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SPORTS STORY

Gambling’s guide to... A day at the races (part 2)

Following on from last month’s beginner’s guide, we’ve now turned our attentions to a more intermediate level. As always, a host of experts are on hand with tips and advice on how to conquer the sport of kings, with Gareth Bracken our ever-present man in the middle

Having covered the basics of horse racing in our December issue, a more advanced version seemed an obvious progression. Readers of the previous article should now have a general appreciation of horses, courses and betting, and with this knowledge securely in place can now look to push on to what can be termed a more intermediate level. This includes expert advice on selection making, staking plans and paddock analysis, all of which should ensure that your understanding of the sport and winnings garnered from it embark on an upward curve.

In last month’s guide we looked at the relative merits of attending either larger or smaller race meetings, both in terms of betting opportunities and overall enjoyment. At an intermediate level much more attention needs to be paid to the types of races on offer and the different punting prospects they produce. Tristan Wootton, racing editor at liveoddsandscores.com, sees logic in focusing on jump racing. “I stick to betting on jumps, principally because National Hunt horses have longer racing careers than their flat counterparts, which means that there is a vast abundance of form on offer to aid the punter,” he explains. Racing presenter and commentator Richard Hoiles (@RichardHoiles on Twitter) agrees, adding that: “Handicap hurdles of 2m6f and over would make a decent start point as any info and traits noted can then be of use over fences as you expand your repertoire.”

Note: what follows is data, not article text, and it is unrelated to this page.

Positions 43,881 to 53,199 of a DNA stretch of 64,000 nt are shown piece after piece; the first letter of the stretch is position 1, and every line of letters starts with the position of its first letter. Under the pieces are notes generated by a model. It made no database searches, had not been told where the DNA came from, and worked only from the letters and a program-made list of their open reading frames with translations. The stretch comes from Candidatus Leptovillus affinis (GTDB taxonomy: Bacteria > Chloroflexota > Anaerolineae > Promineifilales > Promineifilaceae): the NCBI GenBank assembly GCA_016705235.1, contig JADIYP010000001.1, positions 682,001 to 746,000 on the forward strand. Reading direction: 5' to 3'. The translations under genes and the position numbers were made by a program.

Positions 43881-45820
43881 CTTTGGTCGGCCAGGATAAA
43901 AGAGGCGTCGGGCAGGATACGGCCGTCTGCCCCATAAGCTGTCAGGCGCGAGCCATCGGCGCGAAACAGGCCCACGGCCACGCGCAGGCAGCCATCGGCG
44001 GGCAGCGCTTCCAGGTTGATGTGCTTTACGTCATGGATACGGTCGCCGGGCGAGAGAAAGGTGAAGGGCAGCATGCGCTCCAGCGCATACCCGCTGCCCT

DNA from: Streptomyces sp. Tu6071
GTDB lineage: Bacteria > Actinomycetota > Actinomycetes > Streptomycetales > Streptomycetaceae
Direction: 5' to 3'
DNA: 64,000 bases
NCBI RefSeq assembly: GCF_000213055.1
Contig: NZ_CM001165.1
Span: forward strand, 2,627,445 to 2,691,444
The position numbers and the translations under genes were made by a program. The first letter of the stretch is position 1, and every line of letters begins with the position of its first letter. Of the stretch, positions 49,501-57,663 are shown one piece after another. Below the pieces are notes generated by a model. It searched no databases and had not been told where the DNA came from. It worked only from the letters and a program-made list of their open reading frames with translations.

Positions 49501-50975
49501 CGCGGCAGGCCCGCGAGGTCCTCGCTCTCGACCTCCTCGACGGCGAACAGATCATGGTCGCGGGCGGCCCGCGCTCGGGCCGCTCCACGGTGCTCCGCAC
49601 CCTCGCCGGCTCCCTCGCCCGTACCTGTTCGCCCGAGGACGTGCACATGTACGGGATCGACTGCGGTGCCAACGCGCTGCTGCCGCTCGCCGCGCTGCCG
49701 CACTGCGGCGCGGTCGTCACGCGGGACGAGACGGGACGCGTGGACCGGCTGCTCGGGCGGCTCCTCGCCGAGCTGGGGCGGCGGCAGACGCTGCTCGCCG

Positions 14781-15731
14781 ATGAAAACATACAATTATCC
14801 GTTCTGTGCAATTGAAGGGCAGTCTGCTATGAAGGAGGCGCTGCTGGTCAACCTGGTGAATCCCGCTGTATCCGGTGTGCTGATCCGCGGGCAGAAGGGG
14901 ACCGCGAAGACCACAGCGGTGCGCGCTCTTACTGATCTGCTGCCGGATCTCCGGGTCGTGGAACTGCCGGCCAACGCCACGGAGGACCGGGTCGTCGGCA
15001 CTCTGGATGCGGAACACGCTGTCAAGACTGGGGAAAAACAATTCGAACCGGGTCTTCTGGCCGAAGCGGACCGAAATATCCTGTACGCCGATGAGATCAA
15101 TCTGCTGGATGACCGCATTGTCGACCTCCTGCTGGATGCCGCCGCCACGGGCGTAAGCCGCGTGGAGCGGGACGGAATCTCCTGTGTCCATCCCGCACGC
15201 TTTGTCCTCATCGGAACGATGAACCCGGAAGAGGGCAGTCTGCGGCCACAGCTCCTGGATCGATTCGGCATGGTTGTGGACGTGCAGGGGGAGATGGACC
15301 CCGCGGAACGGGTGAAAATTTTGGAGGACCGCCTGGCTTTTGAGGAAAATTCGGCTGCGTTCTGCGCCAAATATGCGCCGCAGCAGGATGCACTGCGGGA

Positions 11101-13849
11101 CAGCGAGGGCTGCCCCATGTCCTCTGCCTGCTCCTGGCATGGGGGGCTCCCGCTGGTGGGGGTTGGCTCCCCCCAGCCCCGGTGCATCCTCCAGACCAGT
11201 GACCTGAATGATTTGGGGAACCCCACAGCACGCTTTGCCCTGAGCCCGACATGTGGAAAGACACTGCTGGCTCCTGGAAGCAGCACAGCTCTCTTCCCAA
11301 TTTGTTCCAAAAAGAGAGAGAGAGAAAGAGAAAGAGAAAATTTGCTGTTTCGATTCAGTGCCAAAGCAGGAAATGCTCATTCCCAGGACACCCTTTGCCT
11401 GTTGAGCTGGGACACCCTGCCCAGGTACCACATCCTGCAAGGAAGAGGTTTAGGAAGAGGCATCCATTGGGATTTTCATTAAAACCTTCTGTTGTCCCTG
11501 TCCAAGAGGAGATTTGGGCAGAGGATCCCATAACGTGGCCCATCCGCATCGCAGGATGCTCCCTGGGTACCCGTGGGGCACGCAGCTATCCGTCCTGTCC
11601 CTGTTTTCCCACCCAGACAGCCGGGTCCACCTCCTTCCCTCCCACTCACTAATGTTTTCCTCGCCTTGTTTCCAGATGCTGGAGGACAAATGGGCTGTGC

Once you’ve pinpointed your favoured area of focus, you can then get to work exploring it in more depth. We advised beginners to concentrate on the top jockeys and trainers at a particular course in order to keep things simple, but at this higher level there is no need to stick to that ploy quite so religiously. “I am not too concerned with having an average jockey to steer home my selection, I just want to avoid a jockey who counts as a negative,” says Wootton. Good jockey knowledge can be developed by watching conditional and apprentice races, the arenas in which most riders begin their racing careers.